The General Data Protection Regulation (GDPR) aims to help protect the rights of EU citizens against the misuse of their data. It concerns public institutions, companies and companies that handle personal data of customers or employees.
The regulation entered into force in May 2018 and applies uniformly in all EU states and in Iceland, Norway and Liechtenstein. However, it also applies to companies that do business in this area, but have their headquarters elsewhere. Regulators can fine a company up to four percent of its annual global sales for violating GDPR rules.
746 million euros – July 2021
The American internet retailer Amazon received a record fine of 746 million euros (CZK 19 billion) from the EU so far for the transfer of personal data in violation of the rules for their protection; the fine was equivalent to roughly four percent of Amazon’s 2020 net profit of $21.3 billion. Amazon appealed.
Amazon received a huge fine of 19 billion crowns from the EU
405 million euros – September 2022
The American social network Instagram, which belongs to Meta, was fined 405 million euros (9.9 billion CZK) in Ireland. This is the second highest fine imposed under the European Union rules for the protection of personal data. An investigation by Ireland’s Data Protection Commission (DPC), which is Meta’s main regulator in the European Union, focused on how Instagram exposed the personal data of users between the ages of 13 and 17, including email addresses and phone numbers. The minimum age of Instagram users is 13 years. Meta said the fine is for old settings that it updated more than a year ago. He does not agree with the monetary penalty and intends to appeal against it.
Instagram fined ten billion in Ireland for data mishandling
Internet and PC
225 million euros – September 2021
The operator of the communication application WhatsApp was fined 225 million euros (CZK 5.7 billion) in Ireland for violating the right to privacy. According to Ireland’s Data Protection Commission (DPC), WhatsApp is breaking EU rules in how it handles users’ and others’ data, as well as how it shares it with other Facebook-owned apps. WhatsApp considers the announced fine to be unreasonable and has appealed.
50 million euros – January 2019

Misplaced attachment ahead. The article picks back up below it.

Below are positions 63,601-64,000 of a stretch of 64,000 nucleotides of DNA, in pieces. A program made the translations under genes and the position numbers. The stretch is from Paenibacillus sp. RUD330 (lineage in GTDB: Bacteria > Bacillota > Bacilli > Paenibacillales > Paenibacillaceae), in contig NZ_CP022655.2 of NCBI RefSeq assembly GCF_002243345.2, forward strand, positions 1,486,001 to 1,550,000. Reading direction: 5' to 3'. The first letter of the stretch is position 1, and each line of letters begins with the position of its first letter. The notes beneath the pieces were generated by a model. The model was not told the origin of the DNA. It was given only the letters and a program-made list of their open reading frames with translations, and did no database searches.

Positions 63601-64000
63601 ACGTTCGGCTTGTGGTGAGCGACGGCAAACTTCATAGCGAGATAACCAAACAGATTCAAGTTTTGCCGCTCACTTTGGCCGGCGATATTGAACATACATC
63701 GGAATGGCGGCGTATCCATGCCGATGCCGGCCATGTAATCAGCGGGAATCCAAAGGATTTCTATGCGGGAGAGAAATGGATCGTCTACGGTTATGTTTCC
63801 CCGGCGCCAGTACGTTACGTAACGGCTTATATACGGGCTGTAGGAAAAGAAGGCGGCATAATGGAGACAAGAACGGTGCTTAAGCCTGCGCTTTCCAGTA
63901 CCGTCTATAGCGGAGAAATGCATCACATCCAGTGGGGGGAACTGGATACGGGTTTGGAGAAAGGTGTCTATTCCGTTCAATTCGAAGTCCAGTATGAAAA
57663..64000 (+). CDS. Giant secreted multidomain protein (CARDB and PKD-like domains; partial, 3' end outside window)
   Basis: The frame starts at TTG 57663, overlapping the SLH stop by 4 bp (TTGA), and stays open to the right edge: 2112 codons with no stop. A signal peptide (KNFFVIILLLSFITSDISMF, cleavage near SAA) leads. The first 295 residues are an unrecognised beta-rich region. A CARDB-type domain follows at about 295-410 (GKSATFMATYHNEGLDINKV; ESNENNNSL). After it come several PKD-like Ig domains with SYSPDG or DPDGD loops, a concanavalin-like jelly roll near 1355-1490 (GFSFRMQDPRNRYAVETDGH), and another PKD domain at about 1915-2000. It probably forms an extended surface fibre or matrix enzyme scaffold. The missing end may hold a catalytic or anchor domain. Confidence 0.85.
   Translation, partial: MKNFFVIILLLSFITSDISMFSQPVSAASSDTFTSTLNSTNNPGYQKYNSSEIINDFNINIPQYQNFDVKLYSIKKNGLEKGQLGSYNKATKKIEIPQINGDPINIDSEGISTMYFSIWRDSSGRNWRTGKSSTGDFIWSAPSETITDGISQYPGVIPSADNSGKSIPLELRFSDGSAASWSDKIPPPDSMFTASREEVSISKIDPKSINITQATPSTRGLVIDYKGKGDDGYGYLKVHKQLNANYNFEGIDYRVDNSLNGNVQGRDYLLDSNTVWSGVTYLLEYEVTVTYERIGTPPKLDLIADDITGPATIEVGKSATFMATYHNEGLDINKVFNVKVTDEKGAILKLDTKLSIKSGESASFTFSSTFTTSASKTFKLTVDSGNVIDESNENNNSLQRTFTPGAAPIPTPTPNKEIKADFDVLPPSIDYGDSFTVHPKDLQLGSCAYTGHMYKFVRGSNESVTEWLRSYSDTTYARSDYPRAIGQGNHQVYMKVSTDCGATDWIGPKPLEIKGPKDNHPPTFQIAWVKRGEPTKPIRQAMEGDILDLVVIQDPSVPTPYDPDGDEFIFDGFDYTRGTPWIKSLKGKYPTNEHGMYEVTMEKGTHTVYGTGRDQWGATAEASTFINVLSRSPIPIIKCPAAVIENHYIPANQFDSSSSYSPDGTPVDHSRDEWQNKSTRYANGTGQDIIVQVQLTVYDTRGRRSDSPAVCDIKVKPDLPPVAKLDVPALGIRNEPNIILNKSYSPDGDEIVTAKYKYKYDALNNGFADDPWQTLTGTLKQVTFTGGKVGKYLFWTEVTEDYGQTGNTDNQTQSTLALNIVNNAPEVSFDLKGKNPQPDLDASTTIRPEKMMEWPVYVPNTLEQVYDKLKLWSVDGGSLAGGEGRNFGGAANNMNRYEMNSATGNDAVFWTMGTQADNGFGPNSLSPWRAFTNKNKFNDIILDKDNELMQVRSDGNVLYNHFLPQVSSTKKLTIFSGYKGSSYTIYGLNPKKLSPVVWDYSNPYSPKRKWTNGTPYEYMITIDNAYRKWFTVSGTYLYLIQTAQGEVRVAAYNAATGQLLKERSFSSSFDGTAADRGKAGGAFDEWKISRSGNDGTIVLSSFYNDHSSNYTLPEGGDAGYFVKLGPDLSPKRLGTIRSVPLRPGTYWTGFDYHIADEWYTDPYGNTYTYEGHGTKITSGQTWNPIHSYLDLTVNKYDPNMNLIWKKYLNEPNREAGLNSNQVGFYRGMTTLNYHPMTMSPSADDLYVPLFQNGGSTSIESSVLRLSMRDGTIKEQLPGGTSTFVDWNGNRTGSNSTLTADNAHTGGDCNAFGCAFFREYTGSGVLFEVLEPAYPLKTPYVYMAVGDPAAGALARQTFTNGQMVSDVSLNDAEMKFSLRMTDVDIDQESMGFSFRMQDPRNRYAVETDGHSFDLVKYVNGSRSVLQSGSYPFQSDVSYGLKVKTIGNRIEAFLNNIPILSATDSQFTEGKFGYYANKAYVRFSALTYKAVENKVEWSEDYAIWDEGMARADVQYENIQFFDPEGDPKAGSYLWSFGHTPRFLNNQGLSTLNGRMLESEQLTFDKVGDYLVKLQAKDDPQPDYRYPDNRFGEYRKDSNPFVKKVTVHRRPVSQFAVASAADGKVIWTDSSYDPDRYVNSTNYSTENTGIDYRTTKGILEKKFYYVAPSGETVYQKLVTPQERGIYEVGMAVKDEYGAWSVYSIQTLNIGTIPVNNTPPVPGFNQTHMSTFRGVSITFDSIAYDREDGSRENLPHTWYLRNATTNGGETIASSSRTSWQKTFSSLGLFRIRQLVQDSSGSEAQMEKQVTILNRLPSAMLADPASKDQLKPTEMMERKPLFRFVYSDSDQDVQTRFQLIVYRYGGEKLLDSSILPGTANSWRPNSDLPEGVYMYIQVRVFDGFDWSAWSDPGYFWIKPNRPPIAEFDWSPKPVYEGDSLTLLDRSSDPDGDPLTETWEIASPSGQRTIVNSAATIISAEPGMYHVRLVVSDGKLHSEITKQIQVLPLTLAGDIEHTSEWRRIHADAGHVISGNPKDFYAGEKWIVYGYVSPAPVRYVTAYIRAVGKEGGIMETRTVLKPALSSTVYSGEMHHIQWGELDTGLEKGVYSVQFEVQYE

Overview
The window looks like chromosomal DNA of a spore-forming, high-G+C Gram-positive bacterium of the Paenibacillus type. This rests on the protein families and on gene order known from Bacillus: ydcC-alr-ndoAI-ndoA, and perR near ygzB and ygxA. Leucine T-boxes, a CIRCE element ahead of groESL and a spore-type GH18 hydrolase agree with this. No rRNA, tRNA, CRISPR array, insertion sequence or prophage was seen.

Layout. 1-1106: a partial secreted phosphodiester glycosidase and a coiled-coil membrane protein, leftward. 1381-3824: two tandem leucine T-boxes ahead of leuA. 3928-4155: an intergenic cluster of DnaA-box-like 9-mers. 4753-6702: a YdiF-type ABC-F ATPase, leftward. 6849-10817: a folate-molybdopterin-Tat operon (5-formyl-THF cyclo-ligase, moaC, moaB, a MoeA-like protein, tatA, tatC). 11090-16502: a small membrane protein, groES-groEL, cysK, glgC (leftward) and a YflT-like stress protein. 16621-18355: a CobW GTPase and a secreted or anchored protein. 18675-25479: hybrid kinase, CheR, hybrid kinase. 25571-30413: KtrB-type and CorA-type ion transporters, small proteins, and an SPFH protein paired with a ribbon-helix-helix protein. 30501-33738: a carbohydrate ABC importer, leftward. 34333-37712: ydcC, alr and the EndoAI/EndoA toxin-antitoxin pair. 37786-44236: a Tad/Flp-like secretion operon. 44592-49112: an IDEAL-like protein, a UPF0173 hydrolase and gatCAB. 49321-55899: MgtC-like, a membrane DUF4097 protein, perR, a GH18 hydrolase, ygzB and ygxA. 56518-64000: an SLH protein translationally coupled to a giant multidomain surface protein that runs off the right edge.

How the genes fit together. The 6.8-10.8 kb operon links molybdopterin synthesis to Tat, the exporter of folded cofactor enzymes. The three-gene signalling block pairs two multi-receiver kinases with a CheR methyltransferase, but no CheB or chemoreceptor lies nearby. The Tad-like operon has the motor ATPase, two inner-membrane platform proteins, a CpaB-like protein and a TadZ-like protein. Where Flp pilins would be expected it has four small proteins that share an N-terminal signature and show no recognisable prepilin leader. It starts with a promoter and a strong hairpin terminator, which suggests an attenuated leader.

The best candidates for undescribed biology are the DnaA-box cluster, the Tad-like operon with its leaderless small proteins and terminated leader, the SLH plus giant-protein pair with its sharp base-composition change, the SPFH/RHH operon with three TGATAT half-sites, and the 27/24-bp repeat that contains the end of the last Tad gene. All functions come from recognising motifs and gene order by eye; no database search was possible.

The American technology giant Google was fined 50 million euros (almost 1.3 billion CZK) by the French data protection authority CNIL. According to the office, the reason was a mistake in the handling of users’ personal data. Google appealed the French regulator’s decision, but the French Supreme Court upheld the fine last June.
35.3 million euros – October 2020
German authorities fined Swedish clothing retailer Hennes & Mauritz (H&M) 35.3 million euros (roughly 900 million crowns) for spying on employees. The surveillance of hundreds of workers at a service center in Nuremberg, Germany, including intimate details, violated privacy rules, according to authorities. “The amount of the fine is adequate to deter businesses from infringing on employees’ privacy,” said Hamburg’s data protection commissioner Johannes Caspar.
Fines for GDPR violations rose to 27 billion in the EU last year
Internet and PC
27.8 million euros – January 2020
The Italian mobile operator Telecom Italia (TIM) was fined 27.8 million euros (709 million crowns) by the Italian Office for Personal Data Protection. The fine was imposed on the basis of hundreds of complaints from 2017 to 2019 about unsolicited and harassing calls from the operator.
23 million euros – October 2020
British Airways has been fined 23 million euros (687 million crowns) by the British Data Protection Authority for failing to protect the personal and financial data of more than 400,000 customers in 2018. Before setting the final fine, the Information Commissioner’s Office (ICO) considered, among other things, the economic impact of the coronavirus crisis on its business. The final fine was thus significantly lower than the £183.4m the ICO had proposed a year earlier. British Airways announced in July this year that it had settled a dispute with clients and employees over a large-scale leak of personal data.
21.6 million euros – October 2020
The British ICO fined the hotel company Marriott International 21.6 million euros (550 million crowns) due to a large-scale data breach that may have affected up to 339 million guests. The data breach was the result of a cyberattack on the reservation system of the Starwood Hotels chain. The attack began in 2014 and was only discovered in 2018.
17 million euros – March 2022
The Irish Data Protection Commission (DPC) fined the American Internet company Meta Platforms 17 million euros (roughly CZK 420 million) in connection with a series of personal data security breaches in 2018. Meta Platforms operates the Facebook social network.
Cybersecurity standards will hit businesses in a similar way to GDPR, experts warn